Archive for April, 2013

If These Are the Early Stages

Monday, April 29th, 2013

The piece below, by my husband Andy Schmookler, has appeared in two Virginia newspapers.


Hurricane Sandy as viewed from space

Hurricane Sandy as viewed from space


“If these are the early stages, I shudder to think what’s on the path ahead.”

Two things brought that thought to mind.

One is my own aging. Aches and pains, stiffer muscles, presbyopia, diminished energy. As I approach my 67th birthday, I can imagine the kind of hard experience that led Bette Davis to say that old age isn’t for sissies.  It’s no small challenge to come to terms with the ancient truth that the uphill part of life’s cycle is followed by the downhill.

As a way of coming to terms with personal deterioration, we can always take the larger view in which we see ourselves as part of the circle of life. We have children; we have grandchildren; life renews itself. Although as individuals we may come and go, we are part of something bigger than ourselves that carries forward the stream of life.

But now that larger view of life has also become disturbing. That same alarming thought –If these are the early stages, what the heck is on the path ahead? — has come to mind in relation to another reality: the early stages of climate change.

Like what happened last June, when an unpredicted enormous wind swept across the Midwest and the Mid-Atlantic, knocking down trees for hundreds of miles, including some right around our house in the Shenandoah Valley. Just a few months later, Hurricane Sandy — whose eye never approached within hundreds of miles of us -— attacked our area with 24 hours of hard-driving rain that found its way onto our wood floors and into the homes of our neighbors. Sandy’s winds took down still more trees.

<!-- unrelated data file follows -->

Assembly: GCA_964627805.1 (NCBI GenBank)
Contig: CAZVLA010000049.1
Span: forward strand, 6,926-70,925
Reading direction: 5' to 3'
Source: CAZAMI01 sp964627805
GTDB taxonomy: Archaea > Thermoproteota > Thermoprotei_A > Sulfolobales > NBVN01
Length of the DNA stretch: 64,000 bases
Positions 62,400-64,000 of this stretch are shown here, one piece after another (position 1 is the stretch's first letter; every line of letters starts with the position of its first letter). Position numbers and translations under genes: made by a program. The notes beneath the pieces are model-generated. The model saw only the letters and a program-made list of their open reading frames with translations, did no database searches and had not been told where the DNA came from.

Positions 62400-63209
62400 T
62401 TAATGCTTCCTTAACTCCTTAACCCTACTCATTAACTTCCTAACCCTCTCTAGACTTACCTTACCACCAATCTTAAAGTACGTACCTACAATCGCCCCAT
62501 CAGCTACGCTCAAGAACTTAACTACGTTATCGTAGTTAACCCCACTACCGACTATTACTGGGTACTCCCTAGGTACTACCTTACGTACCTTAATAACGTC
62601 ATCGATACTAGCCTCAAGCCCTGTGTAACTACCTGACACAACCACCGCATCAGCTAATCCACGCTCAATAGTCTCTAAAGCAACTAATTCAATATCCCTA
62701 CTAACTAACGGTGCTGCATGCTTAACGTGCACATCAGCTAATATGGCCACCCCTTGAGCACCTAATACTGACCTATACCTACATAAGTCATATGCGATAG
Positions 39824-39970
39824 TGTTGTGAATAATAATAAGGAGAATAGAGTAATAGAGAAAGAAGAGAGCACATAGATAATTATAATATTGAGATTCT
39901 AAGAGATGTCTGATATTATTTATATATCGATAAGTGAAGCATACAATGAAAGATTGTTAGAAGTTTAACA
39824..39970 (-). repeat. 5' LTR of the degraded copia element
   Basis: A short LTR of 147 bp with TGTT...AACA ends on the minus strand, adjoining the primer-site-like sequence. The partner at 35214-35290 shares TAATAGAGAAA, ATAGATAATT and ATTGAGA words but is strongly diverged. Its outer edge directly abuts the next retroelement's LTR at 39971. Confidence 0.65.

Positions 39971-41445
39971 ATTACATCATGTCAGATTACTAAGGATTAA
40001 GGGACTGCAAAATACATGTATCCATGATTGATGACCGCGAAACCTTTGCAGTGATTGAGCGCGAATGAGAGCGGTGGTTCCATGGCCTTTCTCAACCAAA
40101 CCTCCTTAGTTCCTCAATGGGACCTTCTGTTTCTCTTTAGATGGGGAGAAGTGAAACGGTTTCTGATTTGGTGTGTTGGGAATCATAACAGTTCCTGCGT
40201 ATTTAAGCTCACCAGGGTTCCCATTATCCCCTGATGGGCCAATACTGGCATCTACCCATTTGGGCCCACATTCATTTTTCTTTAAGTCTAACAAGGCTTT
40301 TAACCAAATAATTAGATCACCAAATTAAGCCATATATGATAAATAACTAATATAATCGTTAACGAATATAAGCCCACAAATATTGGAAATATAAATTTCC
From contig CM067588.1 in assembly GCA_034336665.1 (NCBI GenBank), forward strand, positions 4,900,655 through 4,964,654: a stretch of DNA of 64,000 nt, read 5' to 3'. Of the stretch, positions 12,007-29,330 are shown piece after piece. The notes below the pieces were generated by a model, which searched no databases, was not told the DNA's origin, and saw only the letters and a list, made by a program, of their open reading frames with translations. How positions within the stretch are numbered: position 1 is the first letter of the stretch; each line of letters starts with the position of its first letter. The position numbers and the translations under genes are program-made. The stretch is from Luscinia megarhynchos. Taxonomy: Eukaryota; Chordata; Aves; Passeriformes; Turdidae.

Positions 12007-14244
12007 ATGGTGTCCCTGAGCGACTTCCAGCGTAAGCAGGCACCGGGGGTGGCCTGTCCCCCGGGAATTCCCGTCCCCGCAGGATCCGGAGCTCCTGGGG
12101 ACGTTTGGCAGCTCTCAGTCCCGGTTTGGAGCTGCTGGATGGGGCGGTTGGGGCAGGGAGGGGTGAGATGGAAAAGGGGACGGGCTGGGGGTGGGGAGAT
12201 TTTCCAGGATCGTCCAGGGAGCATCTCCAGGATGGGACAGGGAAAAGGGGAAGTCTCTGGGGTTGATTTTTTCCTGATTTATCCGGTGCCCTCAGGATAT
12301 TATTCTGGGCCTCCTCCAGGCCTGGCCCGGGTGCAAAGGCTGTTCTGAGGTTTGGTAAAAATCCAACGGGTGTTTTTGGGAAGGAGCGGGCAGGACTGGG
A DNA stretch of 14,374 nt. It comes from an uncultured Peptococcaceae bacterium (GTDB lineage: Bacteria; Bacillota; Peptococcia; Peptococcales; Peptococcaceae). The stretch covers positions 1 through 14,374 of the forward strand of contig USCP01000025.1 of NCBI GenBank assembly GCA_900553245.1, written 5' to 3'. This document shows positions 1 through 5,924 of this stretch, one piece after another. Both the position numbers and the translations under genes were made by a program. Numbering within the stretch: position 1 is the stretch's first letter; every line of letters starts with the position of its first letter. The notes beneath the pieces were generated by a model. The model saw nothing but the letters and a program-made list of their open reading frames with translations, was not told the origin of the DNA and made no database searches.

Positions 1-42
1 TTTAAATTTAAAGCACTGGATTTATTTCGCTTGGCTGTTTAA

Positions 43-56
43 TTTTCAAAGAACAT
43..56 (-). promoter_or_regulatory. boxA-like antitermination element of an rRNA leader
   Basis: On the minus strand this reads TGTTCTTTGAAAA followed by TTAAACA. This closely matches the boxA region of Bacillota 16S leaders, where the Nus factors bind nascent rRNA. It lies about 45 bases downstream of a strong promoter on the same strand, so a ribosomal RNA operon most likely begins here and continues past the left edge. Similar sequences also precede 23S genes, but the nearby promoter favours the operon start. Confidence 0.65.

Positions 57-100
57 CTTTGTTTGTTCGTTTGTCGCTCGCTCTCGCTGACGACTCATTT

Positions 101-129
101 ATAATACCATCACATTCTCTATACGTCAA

Extreme weather has become far more frequent, just as scientists predicted.

Another weather development scared me even more.

All through March, I was pining for spring and  looking at the extended forecast to see when warmer weather would be coming. The average high temperature for March in my area of year is the mid-50s, but we had less than a handful of days that have reached that average. Most days were a good 15 degrees colder than that.

Then I read this in the Guardian (UK):

“Climate scientists have linked the massive snowstorms and bitter spring weather now being experienced across Britain and large parts of Europe and North America to the dramatic loss of Arctic sea ice.”

Even this frustratingly prolonged winter appears to be part of the larger picture called “climate change.”

Global warming has diminished the sea ice in the Arctic to levels unprecedented in recorded history, and this altered the course of the jet stream in a way that allowed cold Arctic air to descend to lower latitudes than is normal.

This, climate scientists warn, is just the beginning. The momentum of these changes is gathering, some vicious cycles have been triggered, and the ultimate effect of our generations-long spewing of greenhouse gases into Earth’s atmosphere will be far greater than anything we’ve yet seen.